Today I decided to crack open the BTS 2010 SharePoint WS Adapter to see if it takes
advantage of the great new interfaces exposed by SharePoint 2010, specifically Microsoft.SharePoint.Client.dll
and Microsoft.SharePoint.Client.Runtime.dll

At a glance, the benefits of this new Client APIs are:

  1. Runs on a non SharePoint installed box.
  2. Lightweight and flexible – only get back what you ask for. As opposed to the classic
    SP Server API that populates the SPWeb collection (for e.g.) only if you just want
    the title field and not 10MBs worth of other data.
  3. Batch approach – load up several commands and batch them over the wire when needed.
  4. Supports both read/write from the client back to SP Server.
  5. Uses XML and JSON over the wire – small and fast.
  6. We can’t do *everything* we can on the Server Side – e.g. Service Application management,
    i.e. kicking off a search index crawl.

A little piccy of what’s going on:

Some classic piece of code to achieve document library reading:

1 static void Main(string[] args) 2 { 3 ClientContext ctx = new ClientContext("http://intranet"); 4 Web web = ctx.Web; 5 List docs = web.Lists.GetByTitle("Shared Documents"); 6 ListItemCollection items = docs.GetItems(CamlQuery.CreateAllItemsQuery()); 7 ctx.Load<Web>(web); 8 ctx.Load(docs); 9 ctx.Load(items); 10 ctx.ExecuteQuery(); 11 Console.WriteLine("The list has {0} items.", docs.ItemCount); 12 foreach (ListItem item in items) 13 { 14 Console.WriteLine("Item:{0}", item["Title"]); 15 } 16 //delete an item. 17 //items[1].Update(); 18 //items[1].DeleteObject(); 19 //ctx.Load(items); 20 //ctx.ExecuteQuery(); 21 Console.ReadLine(); 22 }

Note: Line 10 is where all the magic happens – if you imagine, we
load up the client OM classes and the props etc. are all ’blank’ until we do an ExecuteQuery() which
then populates what we ask for.

The above sample is pretty simple showing how to connect to a document library on
a ’remote’ server (security allowing – I didn’t add a ctx.Credentials= line in the
above, but all possible).

So let’s move on a crack open the BTS 2010 SharePoint WS Adapter

Just before we go there I’d like to point out that the Microsoft.SharePoint.dll (aka
Server API) has the ability to connect to remote servers, although the code needs
to be executed on a machine that has a local SharePoint install.


SPSite site = new SPSite(“”);

SPWeb web = site.OpenWeb();

What I am trying to avoid with the BTS SharePoint adapter is the need to have the
’BTS Web Service’ component installed on remote Farms. Just complicates the issue
far too much with the SharePoint admins.

The BTS 2010 Story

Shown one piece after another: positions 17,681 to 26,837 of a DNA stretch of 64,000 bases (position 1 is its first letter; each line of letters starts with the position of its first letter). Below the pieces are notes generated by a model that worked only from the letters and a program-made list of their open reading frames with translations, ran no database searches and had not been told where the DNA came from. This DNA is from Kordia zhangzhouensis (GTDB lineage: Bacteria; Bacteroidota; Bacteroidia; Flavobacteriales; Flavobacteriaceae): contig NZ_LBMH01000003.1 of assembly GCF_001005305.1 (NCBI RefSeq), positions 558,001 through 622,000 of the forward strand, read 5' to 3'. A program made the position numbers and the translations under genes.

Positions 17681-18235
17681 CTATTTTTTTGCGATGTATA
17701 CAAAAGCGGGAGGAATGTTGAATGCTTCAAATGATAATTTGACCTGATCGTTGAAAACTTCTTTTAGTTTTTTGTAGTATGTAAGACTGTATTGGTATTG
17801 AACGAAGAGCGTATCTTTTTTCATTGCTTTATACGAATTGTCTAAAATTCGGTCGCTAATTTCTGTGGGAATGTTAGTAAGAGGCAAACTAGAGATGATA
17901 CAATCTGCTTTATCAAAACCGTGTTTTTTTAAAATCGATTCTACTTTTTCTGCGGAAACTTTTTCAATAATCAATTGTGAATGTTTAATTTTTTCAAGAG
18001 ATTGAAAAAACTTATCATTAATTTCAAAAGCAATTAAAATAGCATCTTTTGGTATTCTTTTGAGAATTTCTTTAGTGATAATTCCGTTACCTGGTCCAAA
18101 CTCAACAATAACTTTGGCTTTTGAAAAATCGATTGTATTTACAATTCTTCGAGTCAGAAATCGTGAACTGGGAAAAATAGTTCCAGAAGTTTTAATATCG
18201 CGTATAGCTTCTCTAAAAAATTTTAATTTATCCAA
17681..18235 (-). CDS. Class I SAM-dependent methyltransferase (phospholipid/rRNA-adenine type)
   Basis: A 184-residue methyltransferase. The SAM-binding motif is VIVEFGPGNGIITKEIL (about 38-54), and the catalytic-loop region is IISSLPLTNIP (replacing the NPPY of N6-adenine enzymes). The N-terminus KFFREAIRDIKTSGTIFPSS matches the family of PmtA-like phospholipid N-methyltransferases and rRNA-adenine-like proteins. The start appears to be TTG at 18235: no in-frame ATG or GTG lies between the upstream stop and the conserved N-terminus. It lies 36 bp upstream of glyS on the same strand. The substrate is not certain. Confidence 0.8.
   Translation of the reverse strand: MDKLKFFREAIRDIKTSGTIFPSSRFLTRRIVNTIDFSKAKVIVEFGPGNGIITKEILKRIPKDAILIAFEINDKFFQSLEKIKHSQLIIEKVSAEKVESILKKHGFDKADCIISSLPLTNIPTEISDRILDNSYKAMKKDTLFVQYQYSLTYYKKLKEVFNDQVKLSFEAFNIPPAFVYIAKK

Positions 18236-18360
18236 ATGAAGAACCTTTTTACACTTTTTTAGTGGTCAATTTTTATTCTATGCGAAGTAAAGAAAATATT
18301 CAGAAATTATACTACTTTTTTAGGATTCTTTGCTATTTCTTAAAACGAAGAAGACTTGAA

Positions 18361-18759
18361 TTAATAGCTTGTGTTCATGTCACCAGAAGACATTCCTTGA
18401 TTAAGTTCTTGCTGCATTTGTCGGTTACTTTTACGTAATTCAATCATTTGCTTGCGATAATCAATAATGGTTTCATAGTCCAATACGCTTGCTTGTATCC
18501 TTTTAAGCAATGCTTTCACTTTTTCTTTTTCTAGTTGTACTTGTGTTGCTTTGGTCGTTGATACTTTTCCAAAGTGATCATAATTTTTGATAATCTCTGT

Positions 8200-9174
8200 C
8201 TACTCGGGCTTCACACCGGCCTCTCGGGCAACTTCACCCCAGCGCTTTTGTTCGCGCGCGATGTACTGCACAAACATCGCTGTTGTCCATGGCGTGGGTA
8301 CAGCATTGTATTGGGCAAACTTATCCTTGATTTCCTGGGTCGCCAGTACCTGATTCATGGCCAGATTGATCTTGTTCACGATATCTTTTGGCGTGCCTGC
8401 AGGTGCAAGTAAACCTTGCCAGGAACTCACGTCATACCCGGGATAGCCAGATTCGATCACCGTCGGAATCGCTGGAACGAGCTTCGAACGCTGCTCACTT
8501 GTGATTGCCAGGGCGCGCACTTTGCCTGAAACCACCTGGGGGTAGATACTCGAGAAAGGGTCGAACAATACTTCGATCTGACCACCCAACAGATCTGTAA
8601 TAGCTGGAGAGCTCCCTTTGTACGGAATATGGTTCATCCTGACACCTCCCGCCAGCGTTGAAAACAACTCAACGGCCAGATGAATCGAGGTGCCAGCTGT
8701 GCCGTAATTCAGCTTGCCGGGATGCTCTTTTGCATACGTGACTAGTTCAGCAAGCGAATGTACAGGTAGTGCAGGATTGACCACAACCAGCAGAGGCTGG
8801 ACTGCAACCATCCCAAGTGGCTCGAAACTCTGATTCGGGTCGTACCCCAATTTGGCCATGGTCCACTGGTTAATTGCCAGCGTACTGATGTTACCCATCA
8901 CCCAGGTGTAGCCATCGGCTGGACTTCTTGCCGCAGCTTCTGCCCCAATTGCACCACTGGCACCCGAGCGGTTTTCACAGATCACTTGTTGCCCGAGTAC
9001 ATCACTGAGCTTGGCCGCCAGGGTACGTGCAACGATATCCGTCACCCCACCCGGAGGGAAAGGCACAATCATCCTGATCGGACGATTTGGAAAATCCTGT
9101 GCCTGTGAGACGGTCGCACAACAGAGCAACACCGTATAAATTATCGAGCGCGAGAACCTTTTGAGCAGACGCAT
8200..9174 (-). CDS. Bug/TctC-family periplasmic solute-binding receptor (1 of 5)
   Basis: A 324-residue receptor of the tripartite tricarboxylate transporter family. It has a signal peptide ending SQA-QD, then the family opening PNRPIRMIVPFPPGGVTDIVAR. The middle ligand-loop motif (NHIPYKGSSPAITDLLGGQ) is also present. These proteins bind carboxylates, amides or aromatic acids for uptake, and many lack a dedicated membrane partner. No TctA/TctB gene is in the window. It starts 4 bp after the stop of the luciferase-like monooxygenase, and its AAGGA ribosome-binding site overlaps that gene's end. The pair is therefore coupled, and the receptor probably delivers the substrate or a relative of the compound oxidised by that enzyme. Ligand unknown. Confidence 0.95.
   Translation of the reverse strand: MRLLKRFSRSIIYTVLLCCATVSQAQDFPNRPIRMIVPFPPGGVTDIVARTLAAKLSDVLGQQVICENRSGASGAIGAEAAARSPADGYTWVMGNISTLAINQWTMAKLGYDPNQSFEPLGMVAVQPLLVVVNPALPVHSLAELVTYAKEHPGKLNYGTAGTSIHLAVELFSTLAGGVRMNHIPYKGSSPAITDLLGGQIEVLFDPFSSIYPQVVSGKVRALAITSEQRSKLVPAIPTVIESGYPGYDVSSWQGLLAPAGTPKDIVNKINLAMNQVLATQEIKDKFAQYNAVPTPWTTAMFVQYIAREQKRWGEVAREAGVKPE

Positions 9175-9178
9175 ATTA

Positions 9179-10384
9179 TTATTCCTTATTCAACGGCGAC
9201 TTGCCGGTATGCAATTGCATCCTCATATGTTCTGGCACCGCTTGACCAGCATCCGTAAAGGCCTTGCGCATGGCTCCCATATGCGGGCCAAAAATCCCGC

I setup and installed the BTS SharePoint WS Adapter through the Configuration.exe tool

Essentially this tools runs a ’web site check’ to make sure SharePoint is successfully
setup and installed.

To make this happen, the configuration tool runs either:

  1. Microsoft.BizTalk.KwTpm.StsOmInterop3.exe – for WSSv3
  2. Microsoft.BizTalk.KwTpm.StsOmInterop4.exe – for WSSv4

to determine the site as follows:

Note: The URL and note the URL in the BTS Configuration above. Here
I’ve already configured the adapter and I’m just showing the commands that the configurator
runs behind the scenes.

Once configuration is complete you will see a new virtual directory added 
to your selected site e.g. http://intranet.

As shown in IIS Manager.

Depending on the SharePoint version this virtual directory will map to:

  1. C:\Program Files (x86)\Microsoft BizTalk Server 2010\Business Activity Services\BTSharePointV4AdapterWS
  2. C:\Program Files (x86)\Microsoft BizTalk Server 2010\Business Activity Services\BTSharePointV3AdapterWS
    (previous bts2009 adapter)

A Basic BTS/SharePoint picture

Essentially the BTS SharePoint Adapter consists of 2 parts:

  1. A BTS Adapter that talks to the BTS SharePoint WS. This is a ’classic’ adapter and
    does not talk the newer WCF framework (which does have advantages
    and disadvantages)
  2. A BTS SharePoint WS – this does all the work against the SharePoint library and talks
    local SharePoint APIs.


Let’s look closer at the BTSharePointV4AdapterWS folder

– this folder, or addition needs to be available locally to whichever SharePoint site
you are calling through the OOTB BTS SharePoint adapter, even though the SharePoint
APIs support remote Servers.

– the bin folder has the Microsoft.BizTalk.KwTpm.WssV4Adapter.WebService.dll
which is 78kb.

I wanted to find out whether this DLL used the new SharePoint Client APIs when meant
having a peek at the ’references’ of this DLL in IL.

Dissassembling Microsoft.BizTalk.KwTpm.WssV4Adapter.WebService.dll

Using .NET Reflector I was able to get this picture

NOTE: on this list there is Microsoft.SharePoint, but not Microsoft.SharePoint.Client.dll
(this is not looking goodcould be late bound, but I doubt it)

Digging into the actual WssAdapter class we get the following of

The GetDocuments(string, string, string, Int32, DocExtOfficeIntegration) is
a key method.

The APIs show that the 1st parameter is a siteUrl (and following
the implementation code through) which has the potential to point to another SharePoint
server to make the connection (in the RequestInfo class if you’re going to dig yourself
Note: the PREVIOUS version, BTS2009 has the same Interface/Method signature
and it requires the BTS SharePoint Adapter WS to be deployed on the remote SharePoint
even though the signature looks as though it will support the remote

So in conclusion the BTS SharePoint Adapter WebService has:

  1. NOT got any newer SharePoint Client API code within in.
  2. The ability to contact a remote server through the WebService APIs.
  3. But depends on whether the BTS Adapter will pass the ’remote’ URL to the ’local’ WS,
    or will the Adapter try to contact the remote SharePoint Server directly looking for
    a WS there???

I’m thinking it’s the latter

A little more to unravel the SharePoint mystery